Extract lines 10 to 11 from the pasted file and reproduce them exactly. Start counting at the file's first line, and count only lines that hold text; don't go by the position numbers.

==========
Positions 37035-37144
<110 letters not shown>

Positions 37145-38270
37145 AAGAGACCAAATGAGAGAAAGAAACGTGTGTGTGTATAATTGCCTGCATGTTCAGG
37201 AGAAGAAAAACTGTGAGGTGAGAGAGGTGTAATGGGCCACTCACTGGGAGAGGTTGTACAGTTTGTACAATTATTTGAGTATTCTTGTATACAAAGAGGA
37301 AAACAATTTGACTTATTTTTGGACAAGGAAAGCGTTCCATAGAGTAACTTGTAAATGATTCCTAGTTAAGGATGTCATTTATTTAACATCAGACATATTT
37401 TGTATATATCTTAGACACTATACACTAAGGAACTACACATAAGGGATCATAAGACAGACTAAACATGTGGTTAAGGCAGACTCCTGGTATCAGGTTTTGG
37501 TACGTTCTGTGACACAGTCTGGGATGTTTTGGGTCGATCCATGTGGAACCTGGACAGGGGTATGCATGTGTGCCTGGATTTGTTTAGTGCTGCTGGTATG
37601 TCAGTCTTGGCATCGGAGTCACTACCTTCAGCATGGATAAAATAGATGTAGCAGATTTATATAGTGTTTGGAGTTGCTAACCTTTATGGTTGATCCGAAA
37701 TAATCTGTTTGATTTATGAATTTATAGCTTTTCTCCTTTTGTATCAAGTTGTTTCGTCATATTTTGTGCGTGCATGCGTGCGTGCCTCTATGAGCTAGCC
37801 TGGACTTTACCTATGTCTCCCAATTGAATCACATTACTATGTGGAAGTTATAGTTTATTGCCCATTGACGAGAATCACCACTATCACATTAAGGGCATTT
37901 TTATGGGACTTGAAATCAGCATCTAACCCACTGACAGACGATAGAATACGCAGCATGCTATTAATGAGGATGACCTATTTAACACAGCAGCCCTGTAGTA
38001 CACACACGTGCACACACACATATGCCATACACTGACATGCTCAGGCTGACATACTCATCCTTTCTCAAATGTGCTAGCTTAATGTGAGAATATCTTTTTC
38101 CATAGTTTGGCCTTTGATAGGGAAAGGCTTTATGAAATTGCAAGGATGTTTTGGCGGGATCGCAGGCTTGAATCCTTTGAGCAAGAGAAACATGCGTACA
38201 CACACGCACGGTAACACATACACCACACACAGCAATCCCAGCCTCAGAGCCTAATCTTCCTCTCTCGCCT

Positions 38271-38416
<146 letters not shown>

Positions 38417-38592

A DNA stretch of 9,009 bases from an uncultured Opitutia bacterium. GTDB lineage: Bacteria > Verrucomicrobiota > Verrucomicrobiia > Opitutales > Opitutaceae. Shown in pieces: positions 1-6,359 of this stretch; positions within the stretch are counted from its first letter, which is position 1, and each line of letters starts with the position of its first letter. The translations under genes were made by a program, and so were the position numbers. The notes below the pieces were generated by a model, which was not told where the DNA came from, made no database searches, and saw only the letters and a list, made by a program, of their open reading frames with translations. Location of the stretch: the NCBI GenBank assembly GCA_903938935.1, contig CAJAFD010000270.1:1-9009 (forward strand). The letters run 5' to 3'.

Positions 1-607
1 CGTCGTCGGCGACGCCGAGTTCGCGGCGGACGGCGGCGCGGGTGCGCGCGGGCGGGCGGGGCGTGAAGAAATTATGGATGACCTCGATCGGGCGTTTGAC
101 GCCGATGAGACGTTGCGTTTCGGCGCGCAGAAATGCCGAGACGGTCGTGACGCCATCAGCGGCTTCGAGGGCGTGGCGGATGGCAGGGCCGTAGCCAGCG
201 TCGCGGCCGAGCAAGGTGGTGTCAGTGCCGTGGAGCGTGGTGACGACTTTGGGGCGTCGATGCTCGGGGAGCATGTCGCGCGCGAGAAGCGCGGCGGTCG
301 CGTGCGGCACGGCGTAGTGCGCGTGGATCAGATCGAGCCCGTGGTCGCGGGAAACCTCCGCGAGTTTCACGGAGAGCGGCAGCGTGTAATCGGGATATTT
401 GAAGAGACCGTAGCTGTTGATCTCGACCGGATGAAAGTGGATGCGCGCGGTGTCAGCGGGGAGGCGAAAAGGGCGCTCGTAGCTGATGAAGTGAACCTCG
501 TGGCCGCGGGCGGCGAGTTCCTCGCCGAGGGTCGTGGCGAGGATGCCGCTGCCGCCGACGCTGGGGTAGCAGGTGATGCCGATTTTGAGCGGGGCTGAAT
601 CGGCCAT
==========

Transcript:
37701 TAATCTGTTTGATTTATGAATTTATAGCTTTTCTCCTTTTGTATCAAGTTGTTTCGTCATATTTTGTGCGTGCATGCGTGCGTGCCTCTATGAGCTAGCC
37801 TGGACTTTACCTATGTCTCCCAATTGAATCACATTACTATGTGGAAGTTATAGTTTATTGCCCATTGACGAGAATCACCACTATCACATTAAGGGCATTT